Working the nexus and drawing pictures

Two new articles from the Legal Education Review may be of interest.

Working the Nexus: Teaching Students to Think, Read and Problem-solve Like a Lawyer
(by Kate Galloway, Mary Heath, Alex Steel, Anne Hewitt and Natalie Skead) draws on our Smart Casual experiences and considers the way in which students need to learn to read, think and write simultaneously.  The paper explores how each is a both a separate and linked skill and the way teachers move between explicit and implicit reference to these skills in teaching. It argues that no one skill alone amounts to “thinking like a lawyer”, and that although the skills are often presented as lineal processes, for the student it is deeply iterative.

Where are the Graphics? Communicating Legal Ideas Effectively Using Images and Symbols (by Tania Leiman) looks at the history and current use of visual images to describe the law.  Tania provides an rich and fascinating set of examples of how lawyers use visual aids and visual thinking internationally and in Australia.  She finishes with a set of issues for legal education to ponder.  In a similar vein to the increasing concerns about coding and law school, Tania suggests we can’t teach students to be designers, but we can teach them to think in ways that enable them to both create and critique visual summaries of the law.  As she points out, her article contains no graphics, underlining the difficulty of converting complex arguments to accurate visual guides.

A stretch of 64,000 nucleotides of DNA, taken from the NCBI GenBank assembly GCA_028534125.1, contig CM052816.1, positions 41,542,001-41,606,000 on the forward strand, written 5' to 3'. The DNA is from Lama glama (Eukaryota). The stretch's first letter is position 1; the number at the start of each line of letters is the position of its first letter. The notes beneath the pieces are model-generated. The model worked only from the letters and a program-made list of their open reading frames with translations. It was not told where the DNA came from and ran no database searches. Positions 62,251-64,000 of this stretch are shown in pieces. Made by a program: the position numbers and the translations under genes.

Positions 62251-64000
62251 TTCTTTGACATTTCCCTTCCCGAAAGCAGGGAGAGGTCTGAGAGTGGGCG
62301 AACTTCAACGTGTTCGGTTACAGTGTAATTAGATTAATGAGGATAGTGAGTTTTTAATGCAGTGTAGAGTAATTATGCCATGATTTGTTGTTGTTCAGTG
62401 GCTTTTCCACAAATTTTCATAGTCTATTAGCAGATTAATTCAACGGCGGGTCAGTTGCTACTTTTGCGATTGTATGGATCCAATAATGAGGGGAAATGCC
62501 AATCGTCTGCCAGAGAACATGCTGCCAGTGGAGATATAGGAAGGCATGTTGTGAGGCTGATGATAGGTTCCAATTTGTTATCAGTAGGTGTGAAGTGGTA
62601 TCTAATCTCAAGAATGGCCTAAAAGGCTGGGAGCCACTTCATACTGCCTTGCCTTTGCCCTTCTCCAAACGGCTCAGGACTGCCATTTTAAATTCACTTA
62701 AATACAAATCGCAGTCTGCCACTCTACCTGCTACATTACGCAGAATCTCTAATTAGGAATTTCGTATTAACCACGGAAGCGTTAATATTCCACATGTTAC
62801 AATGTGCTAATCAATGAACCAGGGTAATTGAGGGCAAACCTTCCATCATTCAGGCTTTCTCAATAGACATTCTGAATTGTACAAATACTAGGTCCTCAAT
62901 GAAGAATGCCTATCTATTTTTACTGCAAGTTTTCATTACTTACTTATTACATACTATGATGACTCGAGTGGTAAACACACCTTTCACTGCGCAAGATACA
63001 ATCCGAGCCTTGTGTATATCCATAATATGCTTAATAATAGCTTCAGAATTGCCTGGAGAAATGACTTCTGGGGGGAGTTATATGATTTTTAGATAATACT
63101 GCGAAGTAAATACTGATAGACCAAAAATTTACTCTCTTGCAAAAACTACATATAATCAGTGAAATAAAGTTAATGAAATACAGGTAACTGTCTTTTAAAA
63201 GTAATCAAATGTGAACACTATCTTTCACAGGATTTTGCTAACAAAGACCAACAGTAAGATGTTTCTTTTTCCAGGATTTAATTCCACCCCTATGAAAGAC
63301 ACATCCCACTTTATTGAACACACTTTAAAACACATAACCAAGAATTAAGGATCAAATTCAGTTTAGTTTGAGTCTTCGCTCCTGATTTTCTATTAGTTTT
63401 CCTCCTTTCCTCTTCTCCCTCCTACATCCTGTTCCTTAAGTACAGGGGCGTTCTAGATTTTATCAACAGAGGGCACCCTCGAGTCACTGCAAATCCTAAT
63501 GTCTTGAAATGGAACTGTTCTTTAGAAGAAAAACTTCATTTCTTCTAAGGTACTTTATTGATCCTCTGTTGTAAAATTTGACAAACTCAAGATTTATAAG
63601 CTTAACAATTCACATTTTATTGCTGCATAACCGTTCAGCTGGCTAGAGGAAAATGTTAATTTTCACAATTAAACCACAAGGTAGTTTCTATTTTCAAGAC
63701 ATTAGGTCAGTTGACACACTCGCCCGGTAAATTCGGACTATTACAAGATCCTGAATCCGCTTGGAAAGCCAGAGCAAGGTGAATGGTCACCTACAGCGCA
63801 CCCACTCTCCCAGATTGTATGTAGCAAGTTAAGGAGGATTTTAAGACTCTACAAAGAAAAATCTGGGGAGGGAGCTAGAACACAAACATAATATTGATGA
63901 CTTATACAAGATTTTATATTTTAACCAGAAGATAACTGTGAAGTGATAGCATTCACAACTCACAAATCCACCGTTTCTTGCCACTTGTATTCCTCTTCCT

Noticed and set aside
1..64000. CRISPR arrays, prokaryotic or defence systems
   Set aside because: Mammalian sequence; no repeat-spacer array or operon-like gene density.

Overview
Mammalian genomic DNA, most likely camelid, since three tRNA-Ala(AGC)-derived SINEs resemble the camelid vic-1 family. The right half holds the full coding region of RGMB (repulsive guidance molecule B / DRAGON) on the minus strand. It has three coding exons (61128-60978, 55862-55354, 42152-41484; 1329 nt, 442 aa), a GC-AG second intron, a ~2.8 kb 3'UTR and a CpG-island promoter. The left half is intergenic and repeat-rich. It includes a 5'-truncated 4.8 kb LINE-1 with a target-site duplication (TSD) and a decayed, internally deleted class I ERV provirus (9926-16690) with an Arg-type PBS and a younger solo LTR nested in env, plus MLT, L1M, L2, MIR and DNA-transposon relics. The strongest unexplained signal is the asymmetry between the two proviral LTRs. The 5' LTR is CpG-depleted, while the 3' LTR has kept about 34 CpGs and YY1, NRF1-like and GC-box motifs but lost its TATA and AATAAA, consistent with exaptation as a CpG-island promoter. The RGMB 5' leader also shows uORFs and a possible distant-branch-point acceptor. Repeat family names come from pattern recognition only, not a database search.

Legal Writing Resources

Chantal Morton from the University of Melbourne has put together this very helpful list of resources for legal writing.  Many thanks Chantal!

  1. Professor Ellen Zweibel and Virginia McRae at the University of Ottawa Faculty of Law (Canada) have led the design of a great website with modules on how to write legal memos and edit your own work: http://pointfirstwriting.com/.  They are in the process of designing two more modules.  The resources are fantastic – and why reinvent the wheel?  I have been pointing my students to the resource ever since I heard about it at the Legal Writing Institute conference in Portland.
  2. I am in the midst of turning the 2015 Legal Writing symposium website into a blog with broader reach with respect to skills for law (https://skillsforlaw.wordpress.com/ ).  If you have any resources, articles, or websites you would like to see featured, please send me an email.  At the moment, we are storing some teaching modules from Charles Calleros.  I love using his exercise Rules for Lina (slightly modified for an Australian audience – feel free to contact me if you’d like the modified script and tips for having students role play Lina and her parent).  The videos will be posted in the new year.